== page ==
That’s because of Berkeley Bowl, which opened in 1977 in a building that previously was home to Berkeley’s bowling alley. Berkely Bowl West, which is a short walk from my son’s house, is on Heinz Street in a building that housed a ketchup factory.

My first trip to Berkeley, our son and his girlfriend took us to see their favorite grocery store and to have lunch in the cafe. Now when I visit, I have to go to Berkeley Bowl. How often is a grocery store an attraction where you take your guests? At the airbnb I’m staying in, the owners list Berkeley Bowl as a must in “things to do.”

I’m hit with a wave of anxiety each time I enter, due to the abundance. There are so many varieties of everything that it can be overwhelming. Then, I settle down and enjoy the experience. Wandering through produce, seafood, meats, snacks, sushi and hot foods — with so many ethnic cuisines — there’s too much and I want to try everything. It’s an experience you should not miss, if you’re in Berkeley.

Outside Berkeley Bowl West with watermelons and fruit on display.
Outside the entrance to Berkeley Bowl West, one of two Berkeley Bowls.
Fruits at Berkeley Bowl.
A photo of a tiny bit of produce.
Wide variety of mushrooms at Berkeley Bowl.
Mushrooms. Have you ever seen so many types in one store?
I never knew there were so many varieties of chanterelle mushrooms — which are my favorite. I used to go chanterelle hunting with my mom in Washington state.
potatoes on display at Berkeley Bowl
Potatoes. My cousins have a potato farm. I wonder what they’d think of the varieties.

sushi grade fish at Berkeley Bowl
Sushi grade fish display. Also, I counted more than 10 types of salmon in the regular seafood section.
Deli sandwiches and caviar at Berkeley Bowl.
Deli sandwiches and caviar anyone?
Produce at Berkeley Bowl
Non organic produce as opposed to their organic produce section.

I miss the cafe which is closed due to COVID. I think there is take out, but I loved sitting inside with my kids having a bowl of chowder or something else amazing. It’s one of my favorite restaurants in the area — and there are lots of amazing places to eat. I told my kids I could have breakfast or lunch there every day.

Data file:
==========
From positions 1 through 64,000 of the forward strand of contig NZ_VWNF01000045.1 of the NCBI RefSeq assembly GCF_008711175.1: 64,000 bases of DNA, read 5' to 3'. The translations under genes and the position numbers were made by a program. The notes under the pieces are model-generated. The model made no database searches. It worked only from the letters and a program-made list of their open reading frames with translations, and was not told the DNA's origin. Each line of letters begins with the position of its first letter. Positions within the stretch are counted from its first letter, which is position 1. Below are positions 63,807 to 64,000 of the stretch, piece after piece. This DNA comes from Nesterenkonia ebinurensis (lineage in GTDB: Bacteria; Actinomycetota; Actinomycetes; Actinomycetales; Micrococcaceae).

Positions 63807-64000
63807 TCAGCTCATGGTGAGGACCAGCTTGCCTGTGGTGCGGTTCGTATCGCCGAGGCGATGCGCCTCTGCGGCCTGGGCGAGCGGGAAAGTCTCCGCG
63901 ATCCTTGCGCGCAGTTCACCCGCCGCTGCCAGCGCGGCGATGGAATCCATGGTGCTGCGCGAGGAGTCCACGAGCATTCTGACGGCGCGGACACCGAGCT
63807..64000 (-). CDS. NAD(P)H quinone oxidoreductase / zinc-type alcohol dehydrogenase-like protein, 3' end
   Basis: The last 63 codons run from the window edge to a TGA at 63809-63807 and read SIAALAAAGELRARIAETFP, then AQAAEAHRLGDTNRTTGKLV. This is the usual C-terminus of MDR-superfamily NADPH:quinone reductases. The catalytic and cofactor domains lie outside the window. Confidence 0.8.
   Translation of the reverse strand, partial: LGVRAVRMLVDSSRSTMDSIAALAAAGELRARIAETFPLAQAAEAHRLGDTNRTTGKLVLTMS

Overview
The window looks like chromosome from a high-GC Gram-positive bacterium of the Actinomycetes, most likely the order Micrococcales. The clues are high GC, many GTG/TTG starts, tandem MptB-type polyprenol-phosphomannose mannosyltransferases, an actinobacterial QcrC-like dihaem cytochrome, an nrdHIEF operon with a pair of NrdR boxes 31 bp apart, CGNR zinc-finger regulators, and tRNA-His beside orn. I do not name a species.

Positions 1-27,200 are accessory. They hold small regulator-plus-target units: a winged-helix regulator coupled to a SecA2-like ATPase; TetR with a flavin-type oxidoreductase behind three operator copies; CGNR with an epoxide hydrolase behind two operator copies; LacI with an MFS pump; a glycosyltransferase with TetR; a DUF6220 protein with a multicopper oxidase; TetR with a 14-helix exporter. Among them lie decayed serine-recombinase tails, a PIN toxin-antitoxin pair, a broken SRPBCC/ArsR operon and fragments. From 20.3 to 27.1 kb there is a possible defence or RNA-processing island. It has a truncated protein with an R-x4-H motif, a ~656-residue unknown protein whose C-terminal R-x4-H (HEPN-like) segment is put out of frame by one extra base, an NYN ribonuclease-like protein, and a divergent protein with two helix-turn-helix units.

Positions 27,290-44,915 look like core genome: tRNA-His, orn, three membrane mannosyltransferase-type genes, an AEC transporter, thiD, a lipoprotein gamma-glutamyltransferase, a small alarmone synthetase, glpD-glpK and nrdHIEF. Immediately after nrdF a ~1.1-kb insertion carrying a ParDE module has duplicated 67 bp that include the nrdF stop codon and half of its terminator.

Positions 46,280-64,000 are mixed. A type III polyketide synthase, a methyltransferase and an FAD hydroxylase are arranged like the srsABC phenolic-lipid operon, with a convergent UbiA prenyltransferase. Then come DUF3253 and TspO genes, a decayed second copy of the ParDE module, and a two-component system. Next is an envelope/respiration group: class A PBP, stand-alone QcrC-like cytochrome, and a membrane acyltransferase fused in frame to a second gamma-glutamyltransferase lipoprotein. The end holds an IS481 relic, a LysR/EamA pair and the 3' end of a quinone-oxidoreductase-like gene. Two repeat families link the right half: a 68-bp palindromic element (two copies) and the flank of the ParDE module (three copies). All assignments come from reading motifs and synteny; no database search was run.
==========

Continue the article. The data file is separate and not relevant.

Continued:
What’s your favorite place to shop and why? Do you have a place like Berkeley Bowl that you take guests to see? Are you seeing empty shelves? I haven’t seen any in Berkeley.

About the “right way to drink coffee…”

This is a wreath I made several years ago for our Palm Springs home. I found a spot for it on our gate in Arizona. The wreath has nothing to do with this story, but I found it in the garage and we hung it yesterday.

I read about the correct way to drink coffee in the Wall Street Journal and wrote about it HERE. That was a little over two weeks ago and I’ve followed the plan wondering if I could tell the difference or not. I’m surprised to report that it REALLY works for me! Who knew?

I feel better, I’m more alert. I have lost that groggy feeling I’d have when I needed coffee to get out of bed. The trick is that you don’t drink coffee right away, but wait 60 to 90 minutes to allow your body to naturally wake up. Cortisol is the hormone that tells your body to be awake and responsive. Having coffee right away interferes with the natural process.

Instead of my husband bringing me a cup of coffee and placing it on my nightstand — which he has done for the past 36 years — he has converted to bringing me hot water with one quarter of a lemon. The hot lemon water has its own benefits, smells wonderful and is cleansing.

I don’t have my cup of coffee until after I’ve written my morning pages. I’ve adopted my morning routine by following “The Artist’s Way” by Julia Cameron. Then I do daily Bible readings, get out of bed and get ready to walk. I’m fully awake and ready to go — and sometimes I forget to have coffee altogether when I return.

I was very skeptical about this and surprised how this small change makes me feel better and more productive.

If you’re a coffee-first-thing-in the-morning person, give this a try. I’d like to hear if it had the same positive effect for you, too. Will you be willing to give it a try?

This was the wreath on our Palm Springs gate.

What’s healthy and tastes good?

quesadilla with spinach and avocado
My plant-based quesadilla with spinach and avocado.

My husband absolutely loves this quesadilla I came up with during our quest for a plant-based diet. I have given up going full on plant based because it’s does not agree with me. I get really shaky with low blood sugar. I’m sick of lentils and tofu. So I bake chicken, grill sea bass and the like to add to my daily veggies.

This quesadilla is absolutely delicious though. Here’s what goes in it:

First I saute´ spinach in avocado oil and put the spinach on a plate. Then I use the pan to heat a tortilla on both sides. I found the most amazing tortillas at the farmer’s market. (The one in these photos is store bought and not nearly as good, because we ran out of the farmer’s market ones quickly.)

Next I sprinkle a quarter cup blend of finely shredded Mexican cheese on the tortilla and one slice of havarti. I top that with spinach and a quarter of an avocado in chunks.

Top it with pico de gallo or salsa and drizzle sour cream.

I let it cook until the cheese is melted and the tortilla crisps to a golden brown. Then I fold it in half.

spinach and avocado quesadilla
I kept this one in the pan a little longer to brown a bit more.

What are your favorite healthy snacks? Do you have any simple recipes to share that I can add to my plant-based repertoire? Do you create your own recipes or use already written ones?